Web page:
Architecture is like air. It surrounds us all our lives, and we barely notice it. Sometimes we’re lucky to witness a piece worthy of admiration, but most of the time, we’re ignorant of its impact on how we live. We don’t realize just how fundamentally architecture and environmental design influences the way we work, organize, and socialize. Until we start to look.
Every piece of built environment around you was designed by someone. And I mean every piece. The walls of your room, the streets you walk on to work, the gates of your local park, the windows in your office – it was on someone’s notebook before it was real.
This means that every decision that had to be made to build your world, someone spent time and energy making that decision, however small. Someone decided where your city public library is. Someone decided how close your city parks should be to the wealthier and poorer neighborhoods. Someone decided whether the walls that wrap around you at your workplace should be glass or brick or concrete. They go by different titles – city planners, architects, interior designers – but they all make decisions that create the spaces we live in. And that is a lot of power to be held in the hands of a few.
I recently re-watched my favorite episode of Abstract, following Bjarke Ingels, a prolific Danish modern architect. He says this about architecture.
I like this idea about architecture being a way to manifest your dreams into the real world. It’s almost like a shaman with brick and mortar. That is the true power that we as humans have: we have such a massive impact on our environment, so now that we have this power, we can either use it to create a nightmare or we can use it to realize our dreams. And of course, the latter is much more interesting. - Bjarke Ingels
Ingels seems to take the task of designing our environment seriously. If our every decision and thought is colored by the context in which they occur, architecture is the ultimate, omnipresent context of life. As the background to the world’s events, architecture is the work of building the literal stage of society.
If architecture is the work of building the world’s physical stage, software design and engineering is the work of building a virtual one. And as we move our lives online, the virtual stages we build are just as important, if not more important, than the physical ones made of atoms.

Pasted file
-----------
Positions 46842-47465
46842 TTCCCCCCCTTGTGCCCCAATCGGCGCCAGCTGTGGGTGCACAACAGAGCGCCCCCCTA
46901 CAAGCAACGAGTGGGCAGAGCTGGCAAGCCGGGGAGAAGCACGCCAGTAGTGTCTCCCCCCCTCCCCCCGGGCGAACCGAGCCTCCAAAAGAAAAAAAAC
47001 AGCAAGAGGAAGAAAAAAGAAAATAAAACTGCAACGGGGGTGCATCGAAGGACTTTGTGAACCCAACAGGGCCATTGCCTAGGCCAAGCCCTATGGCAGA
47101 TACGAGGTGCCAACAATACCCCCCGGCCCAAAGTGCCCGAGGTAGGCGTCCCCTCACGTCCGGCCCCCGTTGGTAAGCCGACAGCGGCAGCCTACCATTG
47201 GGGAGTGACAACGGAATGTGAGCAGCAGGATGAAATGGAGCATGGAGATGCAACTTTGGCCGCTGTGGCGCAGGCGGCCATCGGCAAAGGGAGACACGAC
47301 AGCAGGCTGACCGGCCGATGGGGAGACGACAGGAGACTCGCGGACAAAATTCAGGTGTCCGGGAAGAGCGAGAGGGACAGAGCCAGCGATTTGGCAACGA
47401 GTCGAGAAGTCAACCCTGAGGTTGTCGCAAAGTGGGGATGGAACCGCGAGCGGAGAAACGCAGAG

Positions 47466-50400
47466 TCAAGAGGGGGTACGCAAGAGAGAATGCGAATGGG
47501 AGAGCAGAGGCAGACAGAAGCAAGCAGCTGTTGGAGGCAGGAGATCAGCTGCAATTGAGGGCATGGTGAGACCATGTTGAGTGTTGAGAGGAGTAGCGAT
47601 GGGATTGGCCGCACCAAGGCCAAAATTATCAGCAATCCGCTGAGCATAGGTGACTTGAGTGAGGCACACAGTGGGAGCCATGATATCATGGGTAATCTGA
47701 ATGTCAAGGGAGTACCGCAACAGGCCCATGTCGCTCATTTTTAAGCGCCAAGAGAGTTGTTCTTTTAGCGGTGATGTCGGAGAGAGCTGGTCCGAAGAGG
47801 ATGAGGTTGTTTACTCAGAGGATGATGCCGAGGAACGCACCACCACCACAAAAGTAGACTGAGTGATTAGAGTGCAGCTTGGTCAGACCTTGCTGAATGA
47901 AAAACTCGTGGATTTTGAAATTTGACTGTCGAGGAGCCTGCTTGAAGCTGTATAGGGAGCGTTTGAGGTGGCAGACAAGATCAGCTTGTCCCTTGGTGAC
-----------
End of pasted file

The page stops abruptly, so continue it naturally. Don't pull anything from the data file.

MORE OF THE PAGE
The built environment of software permeates life in exactly the same way that physical architecture does. Software-defined social structures inform the way we meet people and get together. Software-defined ranking algorithms inform where we spend our time and where we go for help and authority. Today’s software services define and circumscribe where we spend our time, our attention, and our money. Software is the virtual complement to architecture in the physical one. Said more succinctly, in an increasingly virtual and remote world:
Software is architecture.
Once we realize this, it’s difficult to ignore the fact that the practice of responsible and conscientious software design isn’t given the weight and emphasis we grant to the practice of responsible and conscientious physical architecture, one that’s undoubtedly warranted by software architecture’s increasing influence.
When architects build a house or a library or a concert hall or a public park, they design within the guardrails of policy and regulation, informed by hundreds of years of practice that humans have accrued in building spaces that allow people to thrive. When engineers build software, we too often have little regard for the human impacts of our design choices. We build systems that work at a mechanical, mathematical level, but systems that an architect might immediately reject, because it doesn’t create a good place for our lives to unfold.
If we spend more of our lives with our minds connected than disconnected, we software engineers, the de-facto architects of our digital living spaces, are duty-bound to humanity to design the spaces our software creates with the same judiciousness, wisdom, and critical eye that we ask of the architects that construct our homes and our parks.
Software is architecture. It’s time we build it with deserved care.
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